Affiliated Networks



Interview with Gail Godwin about Grief Cottage

Started by Rob Neufeld in AC-T Book Reviews Aug 3, 2017.

Ellington in Asheville--a survey

Started by Rob Neufeld in Local History Oct 6, 2017.

Dave Minneman, heroic portrait

Started by Rob Neufeld in Local History Aug 25, 2017.



Latest Activity

Sallie updated their profile
Dec 2, 2019
Susan True shared Rob Neufeld's discussion on Facebook
Sep 24, 2019
Susan True replied to Rob Neufeld's discussion Act 5, Scene 1: Irene's Twilight Zone
"Soulfully beautiful."
Sep 24, 2019
Rob Neufeld posted a discussion

Act 5, Scene 1: Irene's Twilight Zone

Act 5, Scene 1: Irene’s Twilight Zone See whole poem, "The Main Show," and index of scenes.  (Spotlight opens on the lobby of the theater.  Characters who remain in the lobby enter the theater, which remains dark.  Joan the nurse tells the tour guide to also go in, and the narrator hangs back awhile.) Joan: Go ahead in. I’ll stay with my patient.Anyway, this is a family…See More
Sep 24, 2019
Phillip Elliott shared their photo on Facebook
Sep 5, 2019
Connie Regan-Blake posted events
Aug 28, 2019
Julia Nunnally Duncan posted an event

Julia Nunnally Duncan at Little Switzerland Books and Beans

August 30, 2019 from 3pm to 6pm
Julia Nunnally Duncan will be a featured author at Little Switzerland Books and Beans on Friday, August 30, from 3-5. A book signing will follow. Julia will read from her latest books A Neighborhood Changes, A Part of Me, and A Place That Was Home.See More
Aug 26, 2019
Phillip Elliott commented on Phillip Elliott's album

Guide to Antebellum Flat Rock

"The introduction of my new publication, Guide to Antebellum Flat Rock will be launched on Sept 14 2019 at 1:30 PM at the Henderson County Court House 500 Main Street. A talk and a brief slide show follows with refreshments afterward. …"
Aug 23, 2019
Phillip Elliott posted photos
Aug 23, 2019
Nancy Werking Poling posted an event

Nancy Werking Poling at Black Mountain Library

June 15, 2019 from 3pm to 4pm
Can women rescue the planet from ecological disaster?Nancy Werking Poling will launch her new novel, WHILE EARTH STILL SPEAKS, set in WNC. She'll tell the stories behind the story: How did Mary (more crone than virgin) get into the narrative? And Mary Surratt, a co-conspirator of John Wilkes Booth?See More
Jun 10, 2019
Caroline McIntyre posted events
Apr 29, 2019
Rob Neufeld updated their profile
Apr 13, 2019
Rob Neufeld posted a discussion

Flat Rock history via a road

Travelling back in time on a Flat Rock roadby Rob Neufeld             If you walk the one mile length of North Highland Lake Road in Flat Rock, you step nearly 200 years into the past.            At the east end, the 21st century reigns.  Fronting six-lane Spartanburg Highway, a super-Ingles sits above a bog; and a CVS store faces an Octopus Garden smoke shop, a chiropractor, a cell phone provider, and a six-lane avenue to I-26 a mile away .            Neither Ingles nor CVS carries the big…See More
Apr 8, 2019

Porkchops and Applesauce In The Mountains

Pork was the primary source of meat for folks in Appalachia up until the 1950s-60s. Most every family had 2 or 3 hogs and usually in late November or early December when the weather had turned off cold the hogs were readied for slaughter.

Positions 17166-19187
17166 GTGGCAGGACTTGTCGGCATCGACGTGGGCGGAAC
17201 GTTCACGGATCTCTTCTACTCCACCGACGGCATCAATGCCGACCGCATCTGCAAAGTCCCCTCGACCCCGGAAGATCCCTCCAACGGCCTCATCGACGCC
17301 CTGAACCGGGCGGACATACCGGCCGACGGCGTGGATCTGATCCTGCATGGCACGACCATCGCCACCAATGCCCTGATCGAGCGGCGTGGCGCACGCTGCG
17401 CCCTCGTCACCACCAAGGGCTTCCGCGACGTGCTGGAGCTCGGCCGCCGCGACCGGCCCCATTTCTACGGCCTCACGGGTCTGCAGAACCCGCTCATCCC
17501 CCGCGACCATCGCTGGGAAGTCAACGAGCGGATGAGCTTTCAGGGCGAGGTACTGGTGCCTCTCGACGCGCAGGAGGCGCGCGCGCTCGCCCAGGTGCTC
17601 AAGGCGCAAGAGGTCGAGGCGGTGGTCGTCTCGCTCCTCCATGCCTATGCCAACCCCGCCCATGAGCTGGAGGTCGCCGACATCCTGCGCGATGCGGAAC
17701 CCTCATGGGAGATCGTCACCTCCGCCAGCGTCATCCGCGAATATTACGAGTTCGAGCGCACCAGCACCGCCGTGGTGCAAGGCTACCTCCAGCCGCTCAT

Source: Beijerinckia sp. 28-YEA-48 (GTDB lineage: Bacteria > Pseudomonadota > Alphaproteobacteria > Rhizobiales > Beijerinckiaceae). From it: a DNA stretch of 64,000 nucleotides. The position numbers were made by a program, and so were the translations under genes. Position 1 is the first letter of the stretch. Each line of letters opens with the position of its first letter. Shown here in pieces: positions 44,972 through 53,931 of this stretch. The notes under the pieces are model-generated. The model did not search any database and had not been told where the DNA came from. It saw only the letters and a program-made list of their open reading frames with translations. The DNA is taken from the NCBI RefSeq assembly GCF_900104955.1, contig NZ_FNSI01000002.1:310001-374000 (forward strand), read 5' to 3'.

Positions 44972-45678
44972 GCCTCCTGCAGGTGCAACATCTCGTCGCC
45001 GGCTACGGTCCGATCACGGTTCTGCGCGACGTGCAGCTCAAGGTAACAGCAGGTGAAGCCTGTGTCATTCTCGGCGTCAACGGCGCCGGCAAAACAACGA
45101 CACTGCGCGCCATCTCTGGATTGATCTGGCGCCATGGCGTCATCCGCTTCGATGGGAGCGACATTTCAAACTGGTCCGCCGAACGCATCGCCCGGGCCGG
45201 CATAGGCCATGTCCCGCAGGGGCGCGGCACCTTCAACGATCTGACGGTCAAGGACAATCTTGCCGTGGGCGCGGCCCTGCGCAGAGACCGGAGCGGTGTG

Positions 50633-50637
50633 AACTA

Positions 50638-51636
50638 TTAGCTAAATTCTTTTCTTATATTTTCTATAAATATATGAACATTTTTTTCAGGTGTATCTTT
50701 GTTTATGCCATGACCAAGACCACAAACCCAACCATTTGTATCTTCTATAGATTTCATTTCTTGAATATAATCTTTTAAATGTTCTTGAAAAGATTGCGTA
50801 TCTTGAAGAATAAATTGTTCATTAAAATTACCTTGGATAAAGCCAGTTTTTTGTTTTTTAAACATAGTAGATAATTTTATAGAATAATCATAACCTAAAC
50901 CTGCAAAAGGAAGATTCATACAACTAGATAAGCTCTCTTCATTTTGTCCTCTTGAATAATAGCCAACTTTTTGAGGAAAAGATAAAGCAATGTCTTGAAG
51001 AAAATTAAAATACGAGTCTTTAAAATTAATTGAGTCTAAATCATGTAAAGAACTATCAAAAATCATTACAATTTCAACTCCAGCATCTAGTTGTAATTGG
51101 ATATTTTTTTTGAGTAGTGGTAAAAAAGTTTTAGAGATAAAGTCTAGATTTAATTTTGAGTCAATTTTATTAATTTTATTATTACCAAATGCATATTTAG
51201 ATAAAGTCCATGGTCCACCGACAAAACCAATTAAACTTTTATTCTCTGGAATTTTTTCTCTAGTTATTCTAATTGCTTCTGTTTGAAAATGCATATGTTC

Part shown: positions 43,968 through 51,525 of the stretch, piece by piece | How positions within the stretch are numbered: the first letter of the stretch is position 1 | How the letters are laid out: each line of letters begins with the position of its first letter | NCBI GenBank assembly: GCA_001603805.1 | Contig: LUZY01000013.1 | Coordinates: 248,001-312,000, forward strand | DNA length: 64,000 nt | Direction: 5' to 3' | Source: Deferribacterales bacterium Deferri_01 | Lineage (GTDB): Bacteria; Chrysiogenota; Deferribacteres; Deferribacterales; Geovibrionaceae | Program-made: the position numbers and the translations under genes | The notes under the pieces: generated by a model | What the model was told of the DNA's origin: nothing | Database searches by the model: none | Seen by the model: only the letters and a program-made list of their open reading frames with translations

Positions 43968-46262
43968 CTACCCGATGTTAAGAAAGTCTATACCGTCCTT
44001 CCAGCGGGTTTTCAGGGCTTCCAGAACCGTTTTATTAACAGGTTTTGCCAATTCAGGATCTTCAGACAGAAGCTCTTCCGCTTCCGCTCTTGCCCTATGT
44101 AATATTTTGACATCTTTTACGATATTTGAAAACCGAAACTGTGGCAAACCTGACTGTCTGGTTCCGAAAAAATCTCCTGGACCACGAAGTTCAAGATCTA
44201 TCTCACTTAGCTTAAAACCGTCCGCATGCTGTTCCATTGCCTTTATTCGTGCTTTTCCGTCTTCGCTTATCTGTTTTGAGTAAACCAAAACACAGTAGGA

Pap's father, Wade, was known as a "good hog butcher" around our area. He was called to various homes and farms throughout the hog killing season. For his services, some folks paid him in money, most paid by giving him part of the meat, and some who couldn't afford too-didn't pay at all.

Pap shared some of his hog memories with me:

* They waited until the temperature was under 40 degrees for 4 or 5 days. He said it was o.k. if it warmed up some during the day-but the nights needed to be cold.
* Usually the hogs were penned up in a small pen and fed only corn and water for about 2 weeks before they were slaughtered. This ensured the lard and meat would have a good taste.
* They tried to go by the signs-but sometimes you had to slaughter when you could- Pap said it did make for better meat and lard if you were able to follow the signs.
* They had a barrel buried in the ground at a 45 degree angle-boiling water was poured into it and then the whole hog lowered into the water. This helped make the hair easier to scrape off.
* Pap's family salt cured and sugar cured most all of their pork-placing it in a smokehouse hanging on a wire (keeping it on a wire kept the mice off it-eek!). They canned the backbones, ribs, and the sausage they made. They also used the ears, tongue, and parts of the head to make
* Souse Meat-a ground up meat mixture. Pap said the souse meat was eaten up pretty quickly-in about a week or so.
* Typically the women begin rendering the lard as the men were still butchering.

I've never been involved in hog slaughtering-and can't exactly say I'd like too either. However, one of my favorite meals is pork chops, biscuits, and applesauce all washed down with sweet tea.

I can barely believe it myself-but David Greer has a song called Pork chops and Applesauce. Guitar Man plays it for this weeks Pickin' & Grinnin' In The Kitchen Spot. I hope you'll listen to it-and see if it makes you long for pork chops and applesauce.

To hear the song jump over to my blog at Blind Pig & The Acorn you can also read more about my Appalachian Heritage.


Views: 25


You need to be a member of The Read on WNC to add comments!

Join The Read on WNC

© 2020   Created by Rob Neufeld.   Powered by

Badges  |  Report an Issue  |  Terms of Service